Conway, unbeknownst to Mallinson, is the new High Lama of Shangri-La, the old one having died hardly more than an hour ago. He knows what Mallinson doesn’t know: that the porters will never agree to conduct them to the outside world. Except that Mallinson assures him they have agreed. They’ve already been paid in advance for their service.
“But–I don’t understand ….”
“I don’t suppose you do, but it doesn’t matter.”
“Who’s been making all these plans?”
Mallinson answered brusquely: “Lo-Tsen, if you’re really keen to know. She’s with the porters now. She’s waiting.”
“Yes. She’s coming with us. I assume you’ve no objection?”
And now Mallinson, who’s been made to seem so petulant and boyish, reveals himself as the thoughtful, passionate, ethical man he is. When Conway calls Lo-Tsen “very charming,” Mallinson bursts out:
“Charming? … She’s a good bit more than that. … Admiring her as if she were an exhibit in a museum may be your idea of what she deserves, but mine’s more practical, and when I see some one I like in a rotten position I try to do something. … After all, if you’re rescuing people from something quite hellish, you don’t usually stop to enquire if they’ve anywhere else to go to.”
“There’s something dark and evil about it. The whole business has been like that, from the beginning–the way we were brought here, without reason at all, by some madman–and the way we’ve been detained since, on one excuse or another.”
Which is completely true, and someone’s finally saying it. A paradise that kidnaps its recruits and then lies to them has something wrong with it.
“It’s unhealthy and unclean–and for that matter, if your impossible yarn were true, it would be more hateful still! A lot of wizened old men crouching here like spiders for any one who comes near … it’s filthy …. Oh, why won’t you come away with me, Conway? I hate imploring you for my own sake, but damn it all, I’m young and we’ve been pretty good friends together–does my whole life mean nothing to you compared with the lies of these awful creatures? And Lo-Tsen, too–she’s young–doesn’t she count at all?”
Because what I’ve called “the secret of Shangri-La” is for Mallinson “a fantastic rigamarole.” “Believing in people hundreds of years old just because they’ve told you they are”! Does Conway have one scrap of evidence for the advanced age of the people at Shangri-La, beyond the word of Chang and the High Lama? Conway has to concede the point: he doesn’t. “I suppose the truth is,” he admits, “that when it comes to believing things without actual evidence, we all incline to what we find most attractive.”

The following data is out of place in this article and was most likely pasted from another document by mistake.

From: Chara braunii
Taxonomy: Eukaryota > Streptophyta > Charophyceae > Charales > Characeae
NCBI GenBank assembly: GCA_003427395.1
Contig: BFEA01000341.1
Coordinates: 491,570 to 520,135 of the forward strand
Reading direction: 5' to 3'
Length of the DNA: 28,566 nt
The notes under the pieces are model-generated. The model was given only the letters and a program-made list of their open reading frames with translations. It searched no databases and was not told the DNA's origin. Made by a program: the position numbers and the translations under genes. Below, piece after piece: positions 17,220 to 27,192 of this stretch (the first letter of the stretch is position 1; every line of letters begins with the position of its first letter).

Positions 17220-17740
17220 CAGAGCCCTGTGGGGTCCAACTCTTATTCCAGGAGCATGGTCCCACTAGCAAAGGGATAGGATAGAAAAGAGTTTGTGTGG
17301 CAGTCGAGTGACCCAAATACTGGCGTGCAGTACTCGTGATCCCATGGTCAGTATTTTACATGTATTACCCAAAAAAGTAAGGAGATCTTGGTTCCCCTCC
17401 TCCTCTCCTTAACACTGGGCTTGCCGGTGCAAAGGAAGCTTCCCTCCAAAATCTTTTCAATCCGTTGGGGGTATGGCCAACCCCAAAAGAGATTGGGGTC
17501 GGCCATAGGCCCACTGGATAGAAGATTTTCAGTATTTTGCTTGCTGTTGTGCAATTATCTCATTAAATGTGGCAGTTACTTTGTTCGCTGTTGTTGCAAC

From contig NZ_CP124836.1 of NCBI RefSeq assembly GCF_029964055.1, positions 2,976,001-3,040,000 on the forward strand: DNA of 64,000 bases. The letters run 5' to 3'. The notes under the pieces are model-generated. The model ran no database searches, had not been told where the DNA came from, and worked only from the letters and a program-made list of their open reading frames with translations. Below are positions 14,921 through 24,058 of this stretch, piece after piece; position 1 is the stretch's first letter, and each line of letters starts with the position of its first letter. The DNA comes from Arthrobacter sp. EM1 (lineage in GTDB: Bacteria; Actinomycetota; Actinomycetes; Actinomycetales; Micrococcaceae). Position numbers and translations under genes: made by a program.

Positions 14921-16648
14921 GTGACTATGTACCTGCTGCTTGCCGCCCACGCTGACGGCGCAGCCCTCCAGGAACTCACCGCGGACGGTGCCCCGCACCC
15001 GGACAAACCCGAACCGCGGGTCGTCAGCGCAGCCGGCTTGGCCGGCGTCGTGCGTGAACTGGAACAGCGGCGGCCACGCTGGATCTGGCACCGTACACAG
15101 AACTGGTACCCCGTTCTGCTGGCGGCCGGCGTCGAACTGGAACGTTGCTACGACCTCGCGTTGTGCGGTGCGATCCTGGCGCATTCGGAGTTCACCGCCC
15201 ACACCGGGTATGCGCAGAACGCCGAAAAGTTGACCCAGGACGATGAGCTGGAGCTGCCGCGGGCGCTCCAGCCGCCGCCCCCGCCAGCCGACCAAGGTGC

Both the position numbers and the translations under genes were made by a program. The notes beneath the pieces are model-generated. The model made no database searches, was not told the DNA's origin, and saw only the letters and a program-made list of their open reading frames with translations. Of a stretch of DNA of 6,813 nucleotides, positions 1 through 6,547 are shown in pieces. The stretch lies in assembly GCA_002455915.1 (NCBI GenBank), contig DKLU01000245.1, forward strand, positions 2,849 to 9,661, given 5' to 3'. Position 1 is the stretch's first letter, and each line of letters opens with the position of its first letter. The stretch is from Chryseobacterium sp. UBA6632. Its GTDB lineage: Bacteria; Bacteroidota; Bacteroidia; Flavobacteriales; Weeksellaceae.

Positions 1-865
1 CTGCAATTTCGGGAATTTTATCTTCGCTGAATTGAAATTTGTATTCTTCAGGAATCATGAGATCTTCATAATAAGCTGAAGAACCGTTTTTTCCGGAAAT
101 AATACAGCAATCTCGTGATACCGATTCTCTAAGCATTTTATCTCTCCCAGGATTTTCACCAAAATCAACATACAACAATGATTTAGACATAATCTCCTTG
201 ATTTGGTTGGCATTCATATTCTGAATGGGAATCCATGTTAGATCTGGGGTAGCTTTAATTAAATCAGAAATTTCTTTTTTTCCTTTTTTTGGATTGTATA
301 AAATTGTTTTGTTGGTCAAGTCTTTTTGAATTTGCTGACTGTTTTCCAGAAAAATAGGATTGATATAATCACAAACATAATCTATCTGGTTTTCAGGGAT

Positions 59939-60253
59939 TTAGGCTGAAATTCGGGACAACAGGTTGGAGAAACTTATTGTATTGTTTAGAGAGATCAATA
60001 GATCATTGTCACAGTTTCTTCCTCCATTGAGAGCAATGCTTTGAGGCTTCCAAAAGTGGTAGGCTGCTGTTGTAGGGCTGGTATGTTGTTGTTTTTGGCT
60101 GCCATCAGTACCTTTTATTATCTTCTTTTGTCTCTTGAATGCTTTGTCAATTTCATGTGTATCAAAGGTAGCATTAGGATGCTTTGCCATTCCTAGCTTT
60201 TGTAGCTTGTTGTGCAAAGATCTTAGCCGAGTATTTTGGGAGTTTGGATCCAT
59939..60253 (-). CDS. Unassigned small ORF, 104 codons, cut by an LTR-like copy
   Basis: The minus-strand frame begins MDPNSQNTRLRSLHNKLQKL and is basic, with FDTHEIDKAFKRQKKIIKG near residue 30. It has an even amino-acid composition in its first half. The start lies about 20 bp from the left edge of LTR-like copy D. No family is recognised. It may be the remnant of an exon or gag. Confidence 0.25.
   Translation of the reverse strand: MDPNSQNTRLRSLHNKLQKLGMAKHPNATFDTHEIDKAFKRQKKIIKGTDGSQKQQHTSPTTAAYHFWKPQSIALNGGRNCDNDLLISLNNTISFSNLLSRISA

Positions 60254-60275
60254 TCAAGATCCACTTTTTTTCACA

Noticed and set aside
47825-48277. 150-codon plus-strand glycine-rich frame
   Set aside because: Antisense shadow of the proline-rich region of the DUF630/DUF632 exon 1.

Which brings us back to Lo-Tsen.
She’s not young, he tells Mallinson. Reiterating the lovely-cold-vase theory of Lo-Tsen, he declares her beauty “a fragile thing that can only live where fragile things are loved. Take it away from this valley and you will see it fade like an echo.”
To which Mallinson retorts with the equivalent of an eight-letter hyphenated obscenity:
“Oh, what stupid nonsense it all is–about her not being young! And foul and horrible nonsense, too. Conway, you can’t believe it! It’s just too ridiculous. How can it really mean anything?”
“How can you really know that she’s young?”
Mallinson half turned away, his face lit with a grave shyness. “Because I do know…. Perhaps you’ll think less of me for it, but I do know. … She was cold on the surface, but that was the result of living here–it had frozen all the warmth. But the warmth was there.”
“To be unfrozen?” …
Mallinson answered softly: “God, yes–she’s just a girl. I was terribly sorry for her, and we were both attracted, I suppose. I don’t see that it’s anything to be ashamed of. In fact in a place like this I should think it’s about the decentest thing that’s ever happened …”
So Lo-Tsen is a creature of the flesh after all, a human being and no museum piece. Without another word, Conway is persuaded. He and Mallinson leave the lamasery and, at dawn, reach the porters’ camp. There, just as Mallinson had said, Lo-Tsen is waiting. “It seemed to [Conway] that the little Manchu had never looked so radiant. She gave him a most charming smile, but her eyes were all for the boy.”
So Mallinson is right. Conway was wrong. The High Lama was a liar, Shangri-La no paradise but a cushioned prison, from which Conway, Mallinson, and Lo-Tsen have a chance of escaping and finding a real life.
But the story’s not quite over …
by David Halperin